Hong Kong adds Korean language to university entrance exams

Korea’s soft power is only part of the explanation, with Seoul pumping millions into opening Korean language academies around the world, professor says

June 22, 2022
Source: iStock

Hong Kong will include Korean in the foreign language category of the city’s university entrance exam from 2025, amid growing interest among learners, officials have announced.

“In view that young people’s interest in the Korean language has been increasing, the Korean examination was specially added to meet students’ needs,” Wei Xiang-dong, secretary general of the Hong Kong Examinations and Assessment Authority, told local media.

Foreign languages currently offered on the city’s university entrance exams include French, Spanish, German, Japanese, Hindi and Urdu; the last two will reportedly be dropped in 2025.

Some commentators have suggested that Korea’s soft power might be responsible for the growing appeal of its language.

“We have seen that there has been interest in the Korean language among Hong Kong students due to exposure to Korean culture,” Lee Young-ho, director of the Korean Cultural Centre in Hong Kong, told the South China Morning Post.

But Jun Yoo, a professor in the department of Korean language and literature at Yonsei University who spoke with Times Higher Education, was sceptical that the popularity of K-pop and Korean films fully explained the growing popularity of Korean studies.

“One could possibly argue the impact of South Korean soft culture, but…we have to factor in…the active role the South Korean government is playing and will play in increasing the visibility of the Korean language via the King Sejong Institute,” he said.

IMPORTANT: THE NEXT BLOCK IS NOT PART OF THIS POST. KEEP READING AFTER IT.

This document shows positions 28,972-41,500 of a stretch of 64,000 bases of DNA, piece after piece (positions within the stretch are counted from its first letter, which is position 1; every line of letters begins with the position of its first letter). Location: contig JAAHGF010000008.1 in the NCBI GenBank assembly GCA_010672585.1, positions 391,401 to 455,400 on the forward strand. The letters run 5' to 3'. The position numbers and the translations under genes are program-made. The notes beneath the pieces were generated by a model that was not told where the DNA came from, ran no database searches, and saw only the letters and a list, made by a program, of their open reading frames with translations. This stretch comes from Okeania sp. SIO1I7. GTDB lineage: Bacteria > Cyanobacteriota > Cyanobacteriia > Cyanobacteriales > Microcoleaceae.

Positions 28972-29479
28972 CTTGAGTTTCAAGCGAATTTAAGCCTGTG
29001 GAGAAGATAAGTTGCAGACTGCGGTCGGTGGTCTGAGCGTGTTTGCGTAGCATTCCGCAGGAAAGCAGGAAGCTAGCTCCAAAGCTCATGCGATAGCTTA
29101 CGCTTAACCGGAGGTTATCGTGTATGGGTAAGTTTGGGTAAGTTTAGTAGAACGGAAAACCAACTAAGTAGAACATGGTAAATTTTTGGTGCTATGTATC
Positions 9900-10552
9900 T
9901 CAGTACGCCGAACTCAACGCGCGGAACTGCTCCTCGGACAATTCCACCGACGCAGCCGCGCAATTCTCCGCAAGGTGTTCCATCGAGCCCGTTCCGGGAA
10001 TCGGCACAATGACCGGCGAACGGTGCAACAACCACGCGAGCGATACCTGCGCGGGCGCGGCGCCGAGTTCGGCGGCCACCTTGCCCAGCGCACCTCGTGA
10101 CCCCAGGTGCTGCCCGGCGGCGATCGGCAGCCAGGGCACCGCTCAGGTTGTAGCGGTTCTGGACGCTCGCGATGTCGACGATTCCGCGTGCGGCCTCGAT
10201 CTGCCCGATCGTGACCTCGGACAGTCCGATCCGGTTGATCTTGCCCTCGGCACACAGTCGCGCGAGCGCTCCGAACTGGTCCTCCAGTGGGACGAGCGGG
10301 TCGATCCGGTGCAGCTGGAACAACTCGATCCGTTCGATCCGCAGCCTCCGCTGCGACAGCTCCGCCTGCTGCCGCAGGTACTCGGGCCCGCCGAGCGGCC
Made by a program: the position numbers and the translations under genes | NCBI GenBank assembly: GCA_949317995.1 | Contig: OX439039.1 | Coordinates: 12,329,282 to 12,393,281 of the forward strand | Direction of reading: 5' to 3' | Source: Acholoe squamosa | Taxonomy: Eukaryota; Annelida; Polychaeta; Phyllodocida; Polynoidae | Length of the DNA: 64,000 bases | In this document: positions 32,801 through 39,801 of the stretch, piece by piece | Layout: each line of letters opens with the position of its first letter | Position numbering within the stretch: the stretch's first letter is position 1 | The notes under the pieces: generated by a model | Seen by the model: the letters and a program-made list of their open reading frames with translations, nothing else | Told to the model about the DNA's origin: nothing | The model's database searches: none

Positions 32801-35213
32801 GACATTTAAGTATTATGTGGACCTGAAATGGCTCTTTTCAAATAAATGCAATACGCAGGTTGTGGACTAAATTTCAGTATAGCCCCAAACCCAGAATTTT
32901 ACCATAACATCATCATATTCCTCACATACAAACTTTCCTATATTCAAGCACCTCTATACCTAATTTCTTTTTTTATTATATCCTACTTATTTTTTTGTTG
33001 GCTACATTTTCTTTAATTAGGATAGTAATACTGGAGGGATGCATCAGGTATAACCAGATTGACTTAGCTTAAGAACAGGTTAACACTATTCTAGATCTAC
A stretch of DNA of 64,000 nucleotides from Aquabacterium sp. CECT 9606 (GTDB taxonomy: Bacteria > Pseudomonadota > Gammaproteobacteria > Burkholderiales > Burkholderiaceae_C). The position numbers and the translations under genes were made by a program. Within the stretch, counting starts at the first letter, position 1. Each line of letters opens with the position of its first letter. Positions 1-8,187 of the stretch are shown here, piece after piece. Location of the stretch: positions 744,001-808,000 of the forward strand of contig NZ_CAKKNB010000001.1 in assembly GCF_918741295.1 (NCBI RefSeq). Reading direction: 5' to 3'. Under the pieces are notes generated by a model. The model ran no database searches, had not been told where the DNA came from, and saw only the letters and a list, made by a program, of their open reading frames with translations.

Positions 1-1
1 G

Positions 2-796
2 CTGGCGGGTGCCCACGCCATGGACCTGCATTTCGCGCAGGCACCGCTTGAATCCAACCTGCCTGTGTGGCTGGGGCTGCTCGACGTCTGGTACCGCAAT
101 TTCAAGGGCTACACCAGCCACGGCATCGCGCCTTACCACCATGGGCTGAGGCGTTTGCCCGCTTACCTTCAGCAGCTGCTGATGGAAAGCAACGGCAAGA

Named after the inventor of the Korean alphabet, the King Sejong Institute was established by the South Korean government in 2007 to promote Korean language and culture. It now includes 234 branches in 82 countries.

Seoul has earmarked millions of dollars to set up more institutes each year, creating a pipeline of Korean learners, Professor Yoo noted.

“Parents start sending their children to such academies when they are in elementary or middle school, like they do in Korea with English,” he said.

But he did not discount the fact that some learners might simply be going with the flow by learning Korean. The Test of Proficiency in Korean (Topik) scoring system was “pretty straightforward”, making it a “good bet” for students and parents, he said.

Learning Korean might also play to Hong Kong students’ strength in memorisation. Professor Yoo compared Hongkongers’ preference for his native language to his Korean students’ preference for taking Vietnamese and Arabic in university entrance exams.

“When asked why Arabic, they said it’s easier to learn because you just memorise, not how to speak it, [but just learn] the Arabic script. The same for Vietnamese. Perhaps the kids in Hong Kong find it easier to learn Korean,” he suggested.


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